The Sonos app itself could be a bit sexier too… it reminds us of an old blue iTunes. It does mean its easy to use I suppose but as the speakers are pretty nicely designed I’d like to see them complimented by an equally good looking app.

So overall if you own all your music in a nice convenient place such as iTunes or you know exactly what you want to put on via your streaming service of choice then you’re golden with these speakers… They sound incredible and I recommend getting a pair if you can afford the £169 price tag. (That’s each :/ , Go on its nearly Christmas…)

[UPDATE]
Sonos speakers have just introduced Shuffler.FM to their supported services which means with any luck you’ll be able to listen to SlothBoogie’s catalogue of blogged tracks at the touch of a button! Now if that’s not worth buying some for I don’t know what is?!

Buy a pair of Sonos Play:1 speakers with a free Bridge

http://www.sonos.com/

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Revolutions In Sound – Top 5 Reunion Pods

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30 pods, over 80 artists, 1 live stream to tune into.

Yes, Revolutions In Sound is back tonight, incorporating an eclectic combo of old and new club cultures on the London Eye, whilst revellers in the silent disco beneath listen in on the live stream…basically, it’s a good excuse to get off your tits on a Thursday night.

Pods such as Boiler Room, Warehouse Project and Fabric will no doubt be getting a lot of attention from the kids gaggin’ to get in with the brands.

 But what about the golden oldies that have helped these nights become what they are today? 

Here is my top 5…

1) Shoom with Danny Rampling, Mark Moore & Ilona Rampling – London’s Shoom was home to the Balaeric house nights that quickly became the home of acid house. Set up by Danny rampling, it lasted 3 years – stories have been told of the night that give you goosebumps. This is THE pioneering night for UK club culture.

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2) The Blitz Club with Steve Strange & Princess Julia – Did anybody watch Worried About The Boy? It was a documentary about Boy George and his rise to fame. The club featured was Blitz Club, Steve Strange’s notorious fashionista hangout, with gender-bending New Romantics blending super tacky glamour with the dark side of punk. It all happened between ’79 and ’81, and acted as a fingers up to the punk scene, playing Depeche Mode and Spandau Ballet tunes all night long.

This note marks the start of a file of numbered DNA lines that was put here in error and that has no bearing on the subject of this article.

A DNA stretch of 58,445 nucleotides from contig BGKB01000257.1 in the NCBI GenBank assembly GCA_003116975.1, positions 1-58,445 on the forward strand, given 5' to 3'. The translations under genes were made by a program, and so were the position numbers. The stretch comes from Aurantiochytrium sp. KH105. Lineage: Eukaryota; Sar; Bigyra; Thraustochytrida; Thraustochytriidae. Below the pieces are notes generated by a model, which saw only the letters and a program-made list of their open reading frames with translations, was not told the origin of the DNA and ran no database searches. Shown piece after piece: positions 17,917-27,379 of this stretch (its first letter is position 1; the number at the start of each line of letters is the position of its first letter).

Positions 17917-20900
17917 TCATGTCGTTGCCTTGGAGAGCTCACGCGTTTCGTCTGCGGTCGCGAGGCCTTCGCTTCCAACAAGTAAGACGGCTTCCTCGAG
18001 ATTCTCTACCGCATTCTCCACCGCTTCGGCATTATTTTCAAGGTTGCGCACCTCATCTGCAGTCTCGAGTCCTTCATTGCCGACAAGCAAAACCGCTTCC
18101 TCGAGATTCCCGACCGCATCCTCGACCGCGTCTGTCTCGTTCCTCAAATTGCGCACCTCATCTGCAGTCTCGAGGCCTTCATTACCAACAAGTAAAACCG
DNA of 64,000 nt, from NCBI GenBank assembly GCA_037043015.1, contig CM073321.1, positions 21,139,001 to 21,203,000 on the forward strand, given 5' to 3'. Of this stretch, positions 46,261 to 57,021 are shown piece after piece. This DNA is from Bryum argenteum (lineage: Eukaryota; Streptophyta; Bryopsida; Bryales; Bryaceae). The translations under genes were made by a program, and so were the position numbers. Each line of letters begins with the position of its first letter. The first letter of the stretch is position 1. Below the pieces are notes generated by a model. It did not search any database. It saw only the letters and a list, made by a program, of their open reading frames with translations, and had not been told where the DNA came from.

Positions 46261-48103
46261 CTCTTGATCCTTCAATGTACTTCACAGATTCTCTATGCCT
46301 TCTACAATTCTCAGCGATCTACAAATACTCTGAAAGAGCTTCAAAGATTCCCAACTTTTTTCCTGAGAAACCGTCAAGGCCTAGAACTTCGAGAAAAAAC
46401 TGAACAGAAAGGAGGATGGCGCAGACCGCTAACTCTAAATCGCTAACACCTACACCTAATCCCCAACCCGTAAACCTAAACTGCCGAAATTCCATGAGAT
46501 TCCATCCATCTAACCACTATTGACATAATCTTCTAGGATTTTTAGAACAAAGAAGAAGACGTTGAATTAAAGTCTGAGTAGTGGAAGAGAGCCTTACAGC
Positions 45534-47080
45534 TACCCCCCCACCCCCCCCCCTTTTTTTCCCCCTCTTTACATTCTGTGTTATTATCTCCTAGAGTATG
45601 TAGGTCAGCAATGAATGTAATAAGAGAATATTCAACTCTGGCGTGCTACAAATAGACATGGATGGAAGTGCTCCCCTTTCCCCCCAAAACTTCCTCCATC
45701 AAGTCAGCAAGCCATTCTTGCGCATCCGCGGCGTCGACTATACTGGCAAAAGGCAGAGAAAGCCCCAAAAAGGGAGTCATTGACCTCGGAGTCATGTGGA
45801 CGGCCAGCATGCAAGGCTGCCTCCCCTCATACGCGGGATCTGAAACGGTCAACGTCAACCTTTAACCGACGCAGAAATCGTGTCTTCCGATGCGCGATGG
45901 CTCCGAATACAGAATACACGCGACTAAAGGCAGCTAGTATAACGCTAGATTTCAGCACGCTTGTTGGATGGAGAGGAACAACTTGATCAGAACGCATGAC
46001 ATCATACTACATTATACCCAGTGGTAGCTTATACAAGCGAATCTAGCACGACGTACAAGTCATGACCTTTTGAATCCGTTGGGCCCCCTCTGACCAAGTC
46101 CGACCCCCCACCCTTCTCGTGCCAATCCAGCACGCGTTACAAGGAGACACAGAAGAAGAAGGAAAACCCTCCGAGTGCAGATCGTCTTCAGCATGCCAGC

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3) Fac51 The Hacienda with Todd Terry, Mike Pickering & Graeme Park – Does this even need a reason why it’s in the top 5? Unarguably the defining ‘northern club’ between ’82 and the early 90s. It was one of the first clubs to play house music from veterans Graeme Park and Mike Pickering, who are still DJing regularly now. They helped pioneer the acid house sound. Let’s hope the gangsters that shut it down don’t turn up…or DJ Sneak.

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4) Lost with Richie Hawtin and Steve Bicknell – This night became renowned for its Docklands warehouse parties in the 90s. A far cry from today’s saturated warehouse “raves”, it became an institution, with techno giant Dave Clarke playing there, along with Derrick May.

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5) Jive Turkey with Winston Hazel and Parrot – Back before house was house, Winston Hazel and Parrot were dropping imported Chicago grooves at the Sheffield club responsible for the ‘northern bleep sound’. It helped bring black and white people together in the mid 80s, a time when racial tension was rife. Parrot went on to curate the debut release on Warp Records.

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Listen to the live stream here: http://www.redbullrevolutionsinsound.com/

By Danny Ingham
@EdnaskiMusic